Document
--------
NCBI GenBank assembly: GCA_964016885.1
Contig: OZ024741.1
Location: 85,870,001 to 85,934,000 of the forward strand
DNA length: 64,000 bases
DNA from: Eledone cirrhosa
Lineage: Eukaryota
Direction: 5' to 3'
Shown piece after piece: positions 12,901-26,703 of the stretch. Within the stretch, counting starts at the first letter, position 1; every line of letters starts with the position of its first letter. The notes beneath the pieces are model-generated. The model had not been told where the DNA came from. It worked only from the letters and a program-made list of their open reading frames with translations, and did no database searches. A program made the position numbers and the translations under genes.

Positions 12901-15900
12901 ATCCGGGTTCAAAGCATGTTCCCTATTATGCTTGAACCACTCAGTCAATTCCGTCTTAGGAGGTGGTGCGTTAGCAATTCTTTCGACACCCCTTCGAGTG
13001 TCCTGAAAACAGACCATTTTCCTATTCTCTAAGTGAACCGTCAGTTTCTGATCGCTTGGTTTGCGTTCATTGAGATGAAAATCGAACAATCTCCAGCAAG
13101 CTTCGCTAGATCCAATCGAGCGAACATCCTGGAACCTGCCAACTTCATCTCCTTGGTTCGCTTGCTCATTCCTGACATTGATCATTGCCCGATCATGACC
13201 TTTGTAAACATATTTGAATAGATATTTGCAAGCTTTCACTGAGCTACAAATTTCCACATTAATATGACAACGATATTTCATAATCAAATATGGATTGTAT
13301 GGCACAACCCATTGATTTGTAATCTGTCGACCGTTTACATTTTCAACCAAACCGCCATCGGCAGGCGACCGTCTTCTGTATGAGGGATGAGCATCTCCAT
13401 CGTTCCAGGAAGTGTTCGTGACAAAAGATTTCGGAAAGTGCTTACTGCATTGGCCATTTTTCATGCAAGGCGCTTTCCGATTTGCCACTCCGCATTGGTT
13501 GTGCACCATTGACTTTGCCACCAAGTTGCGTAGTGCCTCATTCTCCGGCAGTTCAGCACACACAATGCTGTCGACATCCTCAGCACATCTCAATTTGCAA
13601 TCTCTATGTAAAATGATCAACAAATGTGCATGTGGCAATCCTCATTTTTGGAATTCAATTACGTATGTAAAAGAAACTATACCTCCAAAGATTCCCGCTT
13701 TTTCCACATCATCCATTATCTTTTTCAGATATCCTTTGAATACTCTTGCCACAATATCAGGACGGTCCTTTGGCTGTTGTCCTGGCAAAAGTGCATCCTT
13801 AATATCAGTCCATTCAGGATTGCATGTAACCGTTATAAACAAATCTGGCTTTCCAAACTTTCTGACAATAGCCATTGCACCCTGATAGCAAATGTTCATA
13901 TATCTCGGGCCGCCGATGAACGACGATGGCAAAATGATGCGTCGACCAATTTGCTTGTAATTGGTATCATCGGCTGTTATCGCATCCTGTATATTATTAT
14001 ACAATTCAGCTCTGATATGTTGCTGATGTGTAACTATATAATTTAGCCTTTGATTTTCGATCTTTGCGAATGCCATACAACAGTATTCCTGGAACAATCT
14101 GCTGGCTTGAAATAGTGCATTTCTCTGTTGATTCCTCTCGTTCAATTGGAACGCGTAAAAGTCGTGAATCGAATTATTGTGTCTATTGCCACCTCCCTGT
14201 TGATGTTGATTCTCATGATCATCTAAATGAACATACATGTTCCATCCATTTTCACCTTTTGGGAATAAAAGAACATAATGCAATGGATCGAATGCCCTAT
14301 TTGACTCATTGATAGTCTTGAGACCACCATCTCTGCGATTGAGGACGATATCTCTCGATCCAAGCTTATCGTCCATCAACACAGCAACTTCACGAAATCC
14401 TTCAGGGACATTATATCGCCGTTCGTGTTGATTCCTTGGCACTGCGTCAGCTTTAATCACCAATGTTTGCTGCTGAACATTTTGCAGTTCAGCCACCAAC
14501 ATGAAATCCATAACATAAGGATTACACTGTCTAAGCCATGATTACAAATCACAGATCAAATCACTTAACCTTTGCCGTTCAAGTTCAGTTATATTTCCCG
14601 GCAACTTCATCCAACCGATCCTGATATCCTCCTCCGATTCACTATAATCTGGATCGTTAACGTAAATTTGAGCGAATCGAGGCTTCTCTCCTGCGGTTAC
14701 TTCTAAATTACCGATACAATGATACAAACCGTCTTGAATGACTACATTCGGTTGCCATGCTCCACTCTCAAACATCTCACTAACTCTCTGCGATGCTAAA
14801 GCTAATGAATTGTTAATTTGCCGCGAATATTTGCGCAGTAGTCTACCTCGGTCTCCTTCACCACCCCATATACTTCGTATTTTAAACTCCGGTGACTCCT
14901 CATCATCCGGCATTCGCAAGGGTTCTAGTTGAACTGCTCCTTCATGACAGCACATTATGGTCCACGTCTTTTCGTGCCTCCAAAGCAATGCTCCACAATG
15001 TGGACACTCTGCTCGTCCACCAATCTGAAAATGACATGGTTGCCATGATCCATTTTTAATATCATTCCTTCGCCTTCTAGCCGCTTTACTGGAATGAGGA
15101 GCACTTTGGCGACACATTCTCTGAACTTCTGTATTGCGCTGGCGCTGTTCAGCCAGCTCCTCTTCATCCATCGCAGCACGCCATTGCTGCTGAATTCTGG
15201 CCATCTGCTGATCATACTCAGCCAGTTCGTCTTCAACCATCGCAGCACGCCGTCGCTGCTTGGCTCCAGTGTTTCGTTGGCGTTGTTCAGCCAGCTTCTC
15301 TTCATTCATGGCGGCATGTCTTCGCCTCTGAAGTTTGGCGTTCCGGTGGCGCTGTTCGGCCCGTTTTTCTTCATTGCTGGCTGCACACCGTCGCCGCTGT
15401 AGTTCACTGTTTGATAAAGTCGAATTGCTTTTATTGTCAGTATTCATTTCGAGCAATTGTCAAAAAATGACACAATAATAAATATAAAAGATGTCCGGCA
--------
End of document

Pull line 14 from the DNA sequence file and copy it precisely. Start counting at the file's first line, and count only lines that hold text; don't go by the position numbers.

13301 GGCACAACCCATTGATTTGTAATCTGTCGACCGTTTACATTTTCAACCAAACCGCCATCGGCAGGCGACCGTCTTCTGTATGAGGGATGAGCATCTCCAT